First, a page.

Everyone seems to have an opinion on payday lending. Politicians decry the industry as usurious. Consumer advocates demand that “predatory lenders” be shut down. Middle- and higher-income people may not understand why the loans cost so much, or why anyone would take one out. Meanwhile, the consumers who use these services just want access to a short-term loan so they can pay rent, repair their car, keep the lights on and more. Currently, payday lenders fill that need and are accessible.
People everywhere are struggling to get by. According to the 2018 Prosperity Now Scorecard, despite nationwide low unemployment rates, a quarter of all jobs in America are low-wage. Add to that the fact that, according to the Scorecard, 45.7 percent of white renters and 54.3 percent of renters of color are cost-burdened (meaning they spend more than 30 percent of their income on housing). For those living on a fixed income—primarily seniors and the disabled—the picture is increasingly bleak as their benefits remain flat and the underpinnings of state and federal safety nets continue to fray.
Throwing stones at the payday lending industry is easy. Building something with those stones requires thought leadership, investment and awareness. Thankfully, St. Louis has an opportunity to turn the tide against payday lenders through a new, market-based solution.
In 2016, Prosperity Connection, a 501(c)3 nonprofit and emerging community development financial institution (CDFI), launched a social enterprise loan fund known as RedDough Money Center in North St. Louis County to compete directly against payday lenders by offering small-dollar loans ($100-$1,000), check cashing services and more, all at below-market prices. In May of 2017, Prosperity Connection opened its second RedDough store in South St. Louis City.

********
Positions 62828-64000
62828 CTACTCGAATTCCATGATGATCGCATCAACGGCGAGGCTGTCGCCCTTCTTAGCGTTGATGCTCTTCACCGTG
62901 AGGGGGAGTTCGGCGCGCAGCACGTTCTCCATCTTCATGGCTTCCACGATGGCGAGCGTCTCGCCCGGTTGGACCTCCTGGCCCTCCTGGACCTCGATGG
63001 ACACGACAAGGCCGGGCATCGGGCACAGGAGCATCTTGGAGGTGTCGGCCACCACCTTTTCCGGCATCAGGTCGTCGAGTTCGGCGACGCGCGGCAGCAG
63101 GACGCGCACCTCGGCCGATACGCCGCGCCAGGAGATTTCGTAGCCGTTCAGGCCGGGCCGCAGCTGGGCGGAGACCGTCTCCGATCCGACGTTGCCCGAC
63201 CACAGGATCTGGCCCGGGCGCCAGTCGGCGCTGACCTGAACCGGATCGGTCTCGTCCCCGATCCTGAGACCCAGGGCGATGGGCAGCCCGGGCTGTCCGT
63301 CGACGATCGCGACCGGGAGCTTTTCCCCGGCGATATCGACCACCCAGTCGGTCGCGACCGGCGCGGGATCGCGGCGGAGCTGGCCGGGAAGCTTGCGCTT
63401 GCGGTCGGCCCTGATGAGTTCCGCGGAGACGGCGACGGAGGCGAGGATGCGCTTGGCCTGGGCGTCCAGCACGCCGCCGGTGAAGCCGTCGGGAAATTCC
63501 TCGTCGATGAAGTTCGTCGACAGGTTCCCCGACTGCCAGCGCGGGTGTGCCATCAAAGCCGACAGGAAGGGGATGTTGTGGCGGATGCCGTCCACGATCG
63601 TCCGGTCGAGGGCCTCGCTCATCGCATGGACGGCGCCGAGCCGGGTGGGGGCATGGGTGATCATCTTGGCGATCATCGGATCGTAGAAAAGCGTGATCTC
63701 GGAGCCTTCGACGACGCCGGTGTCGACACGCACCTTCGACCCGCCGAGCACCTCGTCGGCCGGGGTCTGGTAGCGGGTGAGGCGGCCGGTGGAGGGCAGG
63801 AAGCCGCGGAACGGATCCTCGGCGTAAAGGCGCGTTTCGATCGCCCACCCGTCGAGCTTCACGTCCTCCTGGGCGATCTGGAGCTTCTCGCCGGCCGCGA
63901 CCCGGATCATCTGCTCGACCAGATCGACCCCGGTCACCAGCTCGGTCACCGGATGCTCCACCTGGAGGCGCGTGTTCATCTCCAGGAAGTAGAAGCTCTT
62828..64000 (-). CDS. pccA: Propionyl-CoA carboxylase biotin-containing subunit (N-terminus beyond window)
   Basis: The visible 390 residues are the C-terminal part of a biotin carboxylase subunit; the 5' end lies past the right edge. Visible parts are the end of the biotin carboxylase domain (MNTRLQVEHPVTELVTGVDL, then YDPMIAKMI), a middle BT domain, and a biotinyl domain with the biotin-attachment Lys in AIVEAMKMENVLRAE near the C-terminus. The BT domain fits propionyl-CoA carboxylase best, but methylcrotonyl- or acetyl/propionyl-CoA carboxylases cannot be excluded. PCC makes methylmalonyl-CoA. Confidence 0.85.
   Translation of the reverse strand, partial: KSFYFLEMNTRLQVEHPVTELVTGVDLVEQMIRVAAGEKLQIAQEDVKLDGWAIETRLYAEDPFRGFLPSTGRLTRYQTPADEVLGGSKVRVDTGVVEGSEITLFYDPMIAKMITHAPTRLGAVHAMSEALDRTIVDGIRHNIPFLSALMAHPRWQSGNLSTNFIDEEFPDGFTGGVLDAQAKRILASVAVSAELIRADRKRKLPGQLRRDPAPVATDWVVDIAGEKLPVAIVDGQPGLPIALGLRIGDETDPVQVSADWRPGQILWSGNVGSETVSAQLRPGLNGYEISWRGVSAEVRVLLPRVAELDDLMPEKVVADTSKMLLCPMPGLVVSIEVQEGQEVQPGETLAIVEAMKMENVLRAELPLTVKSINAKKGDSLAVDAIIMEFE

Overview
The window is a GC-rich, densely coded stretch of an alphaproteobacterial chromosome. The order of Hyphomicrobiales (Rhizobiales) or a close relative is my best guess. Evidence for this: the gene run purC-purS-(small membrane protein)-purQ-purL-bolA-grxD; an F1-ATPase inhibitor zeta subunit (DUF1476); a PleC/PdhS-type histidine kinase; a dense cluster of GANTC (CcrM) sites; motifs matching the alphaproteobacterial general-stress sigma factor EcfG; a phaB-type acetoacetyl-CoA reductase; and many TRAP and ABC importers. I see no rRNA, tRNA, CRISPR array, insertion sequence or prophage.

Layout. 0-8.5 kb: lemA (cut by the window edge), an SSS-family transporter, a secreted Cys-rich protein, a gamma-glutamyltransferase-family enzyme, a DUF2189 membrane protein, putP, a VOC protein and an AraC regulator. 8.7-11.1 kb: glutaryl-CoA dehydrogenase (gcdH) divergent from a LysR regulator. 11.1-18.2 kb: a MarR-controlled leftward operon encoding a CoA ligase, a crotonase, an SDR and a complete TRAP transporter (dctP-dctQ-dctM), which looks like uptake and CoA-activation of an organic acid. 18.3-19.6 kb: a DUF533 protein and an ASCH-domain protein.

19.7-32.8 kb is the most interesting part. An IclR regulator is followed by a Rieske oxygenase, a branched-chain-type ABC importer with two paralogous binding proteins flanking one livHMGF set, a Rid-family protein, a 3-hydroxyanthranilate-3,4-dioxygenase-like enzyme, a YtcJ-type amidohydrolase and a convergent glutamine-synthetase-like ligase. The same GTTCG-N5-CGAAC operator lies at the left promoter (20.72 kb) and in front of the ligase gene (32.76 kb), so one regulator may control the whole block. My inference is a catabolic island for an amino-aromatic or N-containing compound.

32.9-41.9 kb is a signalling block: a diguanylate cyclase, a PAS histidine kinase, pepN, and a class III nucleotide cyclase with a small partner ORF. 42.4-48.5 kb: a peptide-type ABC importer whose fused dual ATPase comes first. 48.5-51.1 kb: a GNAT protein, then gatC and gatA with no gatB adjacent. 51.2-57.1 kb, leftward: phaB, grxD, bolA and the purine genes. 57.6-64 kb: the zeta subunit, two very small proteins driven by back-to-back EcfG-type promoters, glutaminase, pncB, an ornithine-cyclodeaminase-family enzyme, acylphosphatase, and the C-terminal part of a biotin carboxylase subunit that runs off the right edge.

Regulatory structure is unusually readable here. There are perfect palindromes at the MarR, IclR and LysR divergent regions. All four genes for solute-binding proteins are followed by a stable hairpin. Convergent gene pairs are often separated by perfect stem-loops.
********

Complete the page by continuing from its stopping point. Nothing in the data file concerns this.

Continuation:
Since inception, RedDough has produced the following results:
At an all-in rate of 35.8 percent annual percentage rate, or APR, RedDough’s loans cost approximately 12.5 times less than the average payday loan rate in the state of Missouri, which is currently 450 percent APR. Additionally, RedDough’s repayment terms (4-6 months for loans less than $500, and 9-12 months for loans $501-$1,000) are longer than the typical 14- to 30-day repayment term from payday lenders.
While RedDough is a much better deal for the consumer, attaining sustainability for the operation is very difficult. Loan loss for the portfolio has been kept under 15 percent (national payday loan defaults are 30+ percent). Currently, there are close to 700 active loans on RedDough’s books. The loan fund needs four to five times that to get its finances in the black. Thankfully, philanthropy covers much of the funding gap for operational costs (rent, staffing, loan loss, etc.) as RedDough slowly covers more of its expenses through an expanded customer base.
By meeting underserved people where they live and work, as well as aligning with policies and interventions derived from the community (i.e., Ferguson Commission Report, Opportunity to Thrive section), payday lenders and other predatory organizations can be diminished over time. Families need access to affordable loans, pathways to better-paying jobs and the support of their community to get ahead. Given enough time, continued support from funders and wider awareness from the community, RedDough—owned and operated by Prosperity Connection—has a fighting chance to give more families throughout St. Louis the chance they need to steady their finances.